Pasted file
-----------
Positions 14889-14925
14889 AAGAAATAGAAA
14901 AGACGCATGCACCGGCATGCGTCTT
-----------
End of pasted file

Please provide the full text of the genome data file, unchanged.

Positions 14889-14925
14889 AAGAAATAGAAA
14901 AGACGCATGCACCGGCATGCGTCTT